Institutions lead the use of ETFs for effective acquisition and hedging of portfolio positions. In 2008, the ability to short financial ETFs while shorting individual financial company shares was banned is only one example of the value of these instruments.

With over 100 ETFs trading in Canada, over 800 in the U.S., and over 500 more in registration, this rapidly expanding universe demands better selection tools.

These articles will explore key factors for evaluating ETFs beyond simple categorization and screening. Diversification, liquidity, cost, tax efficiency and tracking error will be examined for their impact on portfolio construction.



Diversification is a method to control risk by limiting exposure to any one holding. Institutions typically diversify by:

 asset class (stocks, bonds, cash, real estate, commodities, currency)
 region (domestic, foreign, emerging markets)
 style (value, growth, core)
 size (large cap, mid-cap, small cap)
 sector (financials, materials, technology, energy)

All of these are available via ETFs. Individual investors no longer need millions of dollars to get broad exposure.

How to measure it

The quantitative way to measure diversification is by measuring the specific (idiosyncratic) risk in a portfolio. The less specific risk there is, the better the diversification. Specific risk is the risk "specific" to a security, not explained by systematic market factors (such as energy prices, interest rates, etc).

Specific risk is a metric routinely calculated by risk models. Investors without access to risk models can use PŮR’s “rule of thumb” approach:

 total number of securities (PŮR recommends at least 50),
 weight represented by the top 10 holdings (PŮR recommends under 30%)
 weight of maximum individual holdings (PŮR recommends 10%).

Why it is important

According to capital market theory, specific risk is not rewarded. That's why minimizing exposure to this risk by increasing diversification makes sense. Better diversification can mean less variability in a portfolio’s value. Professionals call this “risk management”, investors call it “sleeping at night”.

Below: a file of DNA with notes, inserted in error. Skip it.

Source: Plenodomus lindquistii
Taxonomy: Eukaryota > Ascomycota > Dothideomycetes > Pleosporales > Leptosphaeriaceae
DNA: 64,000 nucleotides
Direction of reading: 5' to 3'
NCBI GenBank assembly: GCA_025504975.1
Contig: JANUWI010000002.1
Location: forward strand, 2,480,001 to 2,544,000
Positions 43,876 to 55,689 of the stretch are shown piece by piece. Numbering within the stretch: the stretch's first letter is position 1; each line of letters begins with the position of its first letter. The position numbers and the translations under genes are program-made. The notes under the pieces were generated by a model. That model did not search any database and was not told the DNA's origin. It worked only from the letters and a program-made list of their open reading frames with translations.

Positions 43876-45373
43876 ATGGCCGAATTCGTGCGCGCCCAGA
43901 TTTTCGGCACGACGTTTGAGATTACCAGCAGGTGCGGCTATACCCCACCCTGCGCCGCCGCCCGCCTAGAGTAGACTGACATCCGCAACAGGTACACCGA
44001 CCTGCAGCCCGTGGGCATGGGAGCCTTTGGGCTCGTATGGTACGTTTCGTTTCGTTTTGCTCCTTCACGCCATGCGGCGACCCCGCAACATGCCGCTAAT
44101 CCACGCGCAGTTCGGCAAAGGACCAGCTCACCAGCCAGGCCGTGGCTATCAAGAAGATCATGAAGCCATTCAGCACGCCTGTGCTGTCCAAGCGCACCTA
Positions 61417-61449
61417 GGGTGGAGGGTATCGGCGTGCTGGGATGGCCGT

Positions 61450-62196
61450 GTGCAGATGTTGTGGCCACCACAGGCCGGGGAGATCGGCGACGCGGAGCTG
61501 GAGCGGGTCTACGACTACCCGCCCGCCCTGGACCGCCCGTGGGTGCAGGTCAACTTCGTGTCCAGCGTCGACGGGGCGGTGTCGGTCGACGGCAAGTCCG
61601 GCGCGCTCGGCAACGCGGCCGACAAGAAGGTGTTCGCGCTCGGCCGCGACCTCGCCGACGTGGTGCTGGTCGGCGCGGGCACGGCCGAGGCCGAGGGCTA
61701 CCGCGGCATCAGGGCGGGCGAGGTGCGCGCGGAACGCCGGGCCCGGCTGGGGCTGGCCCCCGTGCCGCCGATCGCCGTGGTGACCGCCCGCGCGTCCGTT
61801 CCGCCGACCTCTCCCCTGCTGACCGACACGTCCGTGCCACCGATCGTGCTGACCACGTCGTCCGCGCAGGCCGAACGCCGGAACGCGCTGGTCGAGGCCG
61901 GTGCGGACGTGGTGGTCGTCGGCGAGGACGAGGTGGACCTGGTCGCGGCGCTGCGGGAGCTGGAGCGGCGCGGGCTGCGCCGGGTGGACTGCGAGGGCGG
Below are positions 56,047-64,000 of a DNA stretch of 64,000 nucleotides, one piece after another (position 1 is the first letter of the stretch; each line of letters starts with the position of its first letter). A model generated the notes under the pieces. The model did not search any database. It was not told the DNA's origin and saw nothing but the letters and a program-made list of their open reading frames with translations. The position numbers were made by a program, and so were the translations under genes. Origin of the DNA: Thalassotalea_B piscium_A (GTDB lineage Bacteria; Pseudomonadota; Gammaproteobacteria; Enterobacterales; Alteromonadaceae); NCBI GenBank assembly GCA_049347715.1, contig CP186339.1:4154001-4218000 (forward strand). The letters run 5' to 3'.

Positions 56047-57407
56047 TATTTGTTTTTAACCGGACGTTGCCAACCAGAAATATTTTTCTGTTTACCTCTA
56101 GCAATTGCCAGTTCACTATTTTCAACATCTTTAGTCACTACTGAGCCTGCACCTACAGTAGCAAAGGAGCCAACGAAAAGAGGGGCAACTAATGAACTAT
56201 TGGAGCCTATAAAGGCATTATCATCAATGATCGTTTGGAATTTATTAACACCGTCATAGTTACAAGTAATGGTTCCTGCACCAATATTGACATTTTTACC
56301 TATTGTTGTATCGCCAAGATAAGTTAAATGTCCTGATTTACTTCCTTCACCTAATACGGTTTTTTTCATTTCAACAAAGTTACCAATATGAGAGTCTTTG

How it works

The principle is based on the idea that prices of selected assets can move independently from one another (uncorrelated). Good diversification means lots of different risks not lots of different assets, as many investors often forget. ETFs’ risk is more reliable than that of individual securities because it is dampened by the variety and number of their holdings. The result offers a more effective approach to portfolio construction.

What are you trying to do?

Are you an investor or a trader? This will impact how you choose ETFs.

Investor: Your investing horizon is 5 years plus and you’re looking to overweight areas of the economy that will outperform. You need to manage risk, so diversification is important. Selecting the more diversified ETFs from different asset classes, regions, styles, sizes and sectors is a good way to succeed.

Trader: Your investing horizon is lunchtime tomorrow (maybe up to one year). All you need to predict price movements is in price, volume and trading statistics. You gain by exploiting volatility and you trade frequently. Ironically, ETFs dampen volatility! Nevertheless, it may be easier to make a call on a sector (like financials) rather than a single security (like TD Bank ). Diversification is a two-edged sword for you, but is useful in assessing broad or specific exposure to underlying indices.


An ETF’s diversification is a function of the number, concentration and nature of its holdings.

iShares CDN Large Cap 60 Index Fund (Symbol: XIU) with 60 holdings vs. iShares CDN Composite Index Fund (Symbol: XIC), with 220 holdings, illustrates similar ETFs with different diversification. While similar, the XIC is somewhat better. This doesn’t necessarily mean that XIC is the better choice however. As we will see in a future article, cost is a very important factor.

The iShares CDN Tech Sector Index Fund (Symbol: XIT) with only 5 holdings is a very concentrated ETF that would score low on diversification but may be interest traders.

Single commodity-based ETFs represent pure systematic risk. They are asset classes by themselves. Some U.S. ETFs track commodity indices that have different sector concentrations. Look before leaping.


Diversification is one the most important factors in ETF evaluation. It is central to portfolio construction and an important reason for ETF popularity today. In the next issue, we will discuss liquidity, important for when the $%^t hits the fan as it did in 2008.

PŮR Investing Inc. is a registered portfolio manager specializing in risk managment using exchange traded funds. PŮR’s free ETF screener is available at: